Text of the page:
✚ Chart Components and Working On Your Graphics Piece-wise

Before you can form a set of steps to visualize data, you need to know the components of a chart that you can separate. Like making an outline for an essay, you look for sections that make sense rather than define how many periods and question marks you need to show. Once you can form that data graphics outline, that complex visualization project doesn't seem so daunting. Read More

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Judging connectedness of American communities, based on Facebook friendships

We talk about geographic bubbles a lot these days. Some areas are isolated, in their own bubble. Other areas seem more connected. Emily Badger and Quoctrung Bui for The Upshot looked at this geographic connectedness through the lens of Facebook friendships. In the millions of ties on Facebook that connect relatives, co-workers, classmates and friends, Americans are far more likely to know people nearby than in distant communities that share...

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Watch rising river levels after Hurricane Florence

Hurricane Florence brought a lot of rain, which in turn made river levels rise. The New York Times animated the rise over a five-day period. The height of the bars represents the rise of the river level, as compared to levels on Thursday. I like the visual metaphor of bars going up with river levels. I’m not sure the sudden rise and falls in such short periods of time would...

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Cuisine Ingredients

What are the ingredients that make each cuisine? I looked at 40,000 recipes spanning 20 cuisines and 6,714 ingredients to see what makes food taste different. Read More

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Changing size analogies and the trends of everyday things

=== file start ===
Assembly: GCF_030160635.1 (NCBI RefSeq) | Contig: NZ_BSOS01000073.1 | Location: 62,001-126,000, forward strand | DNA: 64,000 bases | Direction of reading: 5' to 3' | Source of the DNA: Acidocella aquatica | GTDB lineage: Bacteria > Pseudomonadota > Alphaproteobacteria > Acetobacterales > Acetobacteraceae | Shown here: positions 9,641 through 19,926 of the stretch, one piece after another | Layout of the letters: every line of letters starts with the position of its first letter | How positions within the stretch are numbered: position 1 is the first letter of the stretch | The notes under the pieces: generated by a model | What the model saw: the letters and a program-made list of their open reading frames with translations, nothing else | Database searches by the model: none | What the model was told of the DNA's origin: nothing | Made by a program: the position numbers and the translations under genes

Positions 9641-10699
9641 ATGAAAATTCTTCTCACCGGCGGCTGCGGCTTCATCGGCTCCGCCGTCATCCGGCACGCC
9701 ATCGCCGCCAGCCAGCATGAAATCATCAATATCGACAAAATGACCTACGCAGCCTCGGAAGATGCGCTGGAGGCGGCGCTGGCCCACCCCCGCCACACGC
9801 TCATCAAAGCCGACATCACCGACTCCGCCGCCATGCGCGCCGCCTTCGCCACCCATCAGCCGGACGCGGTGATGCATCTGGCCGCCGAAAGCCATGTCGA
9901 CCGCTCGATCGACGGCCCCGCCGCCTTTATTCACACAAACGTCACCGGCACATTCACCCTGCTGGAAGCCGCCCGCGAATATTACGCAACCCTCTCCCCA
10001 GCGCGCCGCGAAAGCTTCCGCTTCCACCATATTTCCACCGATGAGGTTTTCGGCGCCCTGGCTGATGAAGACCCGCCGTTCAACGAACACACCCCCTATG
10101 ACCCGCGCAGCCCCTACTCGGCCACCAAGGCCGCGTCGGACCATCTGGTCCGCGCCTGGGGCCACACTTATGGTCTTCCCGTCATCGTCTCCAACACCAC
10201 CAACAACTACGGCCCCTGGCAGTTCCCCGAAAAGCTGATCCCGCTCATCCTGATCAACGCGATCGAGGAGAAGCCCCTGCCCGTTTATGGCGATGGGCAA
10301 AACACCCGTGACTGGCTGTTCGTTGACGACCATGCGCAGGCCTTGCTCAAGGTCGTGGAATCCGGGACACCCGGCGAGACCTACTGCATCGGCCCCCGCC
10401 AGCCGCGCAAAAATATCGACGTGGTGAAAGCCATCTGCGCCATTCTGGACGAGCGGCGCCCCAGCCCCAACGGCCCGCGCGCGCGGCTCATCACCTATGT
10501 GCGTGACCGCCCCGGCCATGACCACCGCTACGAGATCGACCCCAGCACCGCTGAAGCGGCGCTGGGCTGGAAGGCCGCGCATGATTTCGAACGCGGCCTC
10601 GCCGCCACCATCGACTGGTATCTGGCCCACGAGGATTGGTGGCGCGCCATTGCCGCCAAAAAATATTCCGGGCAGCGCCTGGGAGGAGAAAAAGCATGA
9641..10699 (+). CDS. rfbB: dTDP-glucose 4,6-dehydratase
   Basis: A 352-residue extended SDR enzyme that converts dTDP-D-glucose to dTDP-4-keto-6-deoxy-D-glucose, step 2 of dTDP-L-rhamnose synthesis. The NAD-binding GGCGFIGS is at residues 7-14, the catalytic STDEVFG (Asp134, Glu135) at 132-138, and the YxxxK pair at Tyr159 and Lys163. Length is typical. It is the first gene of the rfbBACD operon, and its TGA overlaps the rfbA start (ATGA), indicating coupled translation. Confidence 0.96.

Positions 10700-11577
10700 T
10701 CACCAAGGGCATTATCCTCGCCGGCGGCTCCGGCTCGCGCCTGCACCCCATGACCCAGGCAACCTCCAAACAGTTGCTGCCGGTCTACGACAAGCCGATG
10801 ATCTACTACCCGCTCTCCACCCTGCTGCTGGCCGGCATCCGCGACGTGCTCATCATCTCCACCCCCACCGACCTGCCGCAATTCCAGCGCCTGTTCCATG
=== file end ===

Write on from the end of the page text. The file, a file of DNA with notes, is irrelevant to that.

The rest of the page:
When you try to describe the size of something but don’t have an exact measurement, you probably compare it to an everyday object that others can relate to. Using the Google Books Ngram dataset, Colin Morris looked for how such comparisons changed over the past few centuries. I especially like the bits of history to explain why some words fell into and out of fashion. Tags: language, n-gram, size

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Endangered species that could fit in a train car

There are endangered species where the remaining few in the world could fit on a single car train. Mona Chalabi for The Guardian imagined such a scenario. Usually when we talk about scale and putting numbers into perspective, it’s about imagining the large ones. What does a million look like? A billion? Chalabi’s illustrations take it the other direction. Tags: animals, endangered, Guardian, scale

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3-D view inside Typhoon Mangkhut

Typhoon Mangkhut went through the northern end of the Phillipines a few days ago. At least 25 people died. The New York Times provides a scrolling 3-dimensional view using data collected by NASA satellites. Tags: 3-d, New York Times, typhoon, weather

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My chat with Data Stories

I talked with Moritz and Enrico on Data Stories, my favorite visualization podcast. They’ve been providing a healthy balance of practice and research since 2012. I don’t dare listen to myself, but based on the show notes we talked about FlowingData over the years, some of the changes in visualization, and answered listener questions. You can listen here. Tags: Data Stories

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Realistic storm surge depicted in Weather Channel forecast

The Weather Channel is using a realistic 3-D depiction surrounding a reporter to show what a storm surge might bring. Here, just watch it: Tags: flood, hurricane, weather

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Waffle House index as a storm indicator

Waffle House activated their storm center in preparation for Hurricane Florence. Their restaurants are open 24/7, so they need to keep track of which ones need to close or limit their menus. This might also have to do with an informal Waffle House Index that FEMA described last year: If a Waffle House can serve a full menu, they’ve likely got power (or are running on a generator). A limited...

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